I’m a little late with this but . . . If you’re looking for lots of great tips on all aspects of digital storytelling (from camera angles to classroom applications) check out Matthew Needleman’s new carnival. I also found out Matt is a fellow ADE so hopefully I’ll get a chance to meet him in the near future.
Here are the things I’d be working into the mix if I were teaching English, government, math/stats or history in this fine political season. Political Bias? Lifehacker pointed out this cool little Greasemonkey script “Memeorandum Colors script colors sites that usually link to conservative topics red, and sites that generally link to liberal topics blue (the colors get darker or lighter depending on the sites’ linking activity). The result is a quick visualization of what kind of political site a link points to using colors.” Let them read how it works and think about how that might slant things in strange ways (what if I’m conservative but am consistently linking to liberal blogs in order to attack them?) This would be the start of a conversation between the class and myself. What purpose does this script serve? In what ways can we use the data it generates to inform what we’re reading? What happens to readers and the way we consume information as ideas like this become more commonplace? Red vs Blue Book Buying Here’s a chance for some discussion of voting demographics and a chance to really get some good critical thinking going with data and causation. The maps are of “red” and “blue” books and their purchase rate (through Amazon) prior to 2004 and 2008 elections. The great […]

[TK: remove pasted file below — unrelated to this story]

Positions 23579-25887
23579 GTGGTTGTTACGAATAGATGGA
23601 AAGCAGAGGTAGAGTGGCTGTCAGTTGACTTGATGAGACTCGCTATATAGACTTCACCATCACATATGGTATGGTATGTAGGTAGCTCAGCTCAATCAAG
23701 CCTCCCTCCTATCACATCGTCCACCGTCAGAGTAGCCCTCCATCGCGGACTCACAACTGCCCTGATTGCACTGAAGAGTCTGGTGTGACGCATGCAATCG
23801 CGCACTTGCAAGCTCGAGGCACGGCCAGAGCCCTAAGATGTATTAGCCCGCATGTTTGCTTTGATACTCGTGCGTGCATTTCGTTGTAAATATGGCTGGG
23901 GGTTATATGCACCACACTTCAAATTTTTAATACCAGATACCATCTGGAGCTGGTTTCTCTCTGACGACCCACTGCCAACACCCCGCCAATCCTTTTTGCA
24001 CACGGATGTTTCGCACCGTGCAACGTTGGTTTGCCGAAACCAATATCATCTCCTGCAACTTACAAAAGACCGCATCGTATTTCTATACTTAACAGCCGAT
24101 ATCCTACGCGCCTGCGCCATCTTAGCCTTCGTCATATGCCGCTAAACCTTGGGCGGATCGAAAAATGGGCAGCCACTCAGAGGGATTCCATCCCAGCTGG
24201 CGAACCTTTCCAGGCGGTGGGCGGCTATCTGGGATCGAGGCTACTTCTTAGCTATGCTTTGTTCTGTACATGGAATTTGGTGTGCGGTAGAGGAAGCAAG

I remixedI swear it does change. this video for our new specialty center which is focusing on teaching. Once you pass Obama, there’s some decent video covering students working in groups with computers, Promethean boards AKA the giant, wall mounted mouse- my opinion of the IWBs, obviously, remains pretty low., and digital probes. It might be useful to others.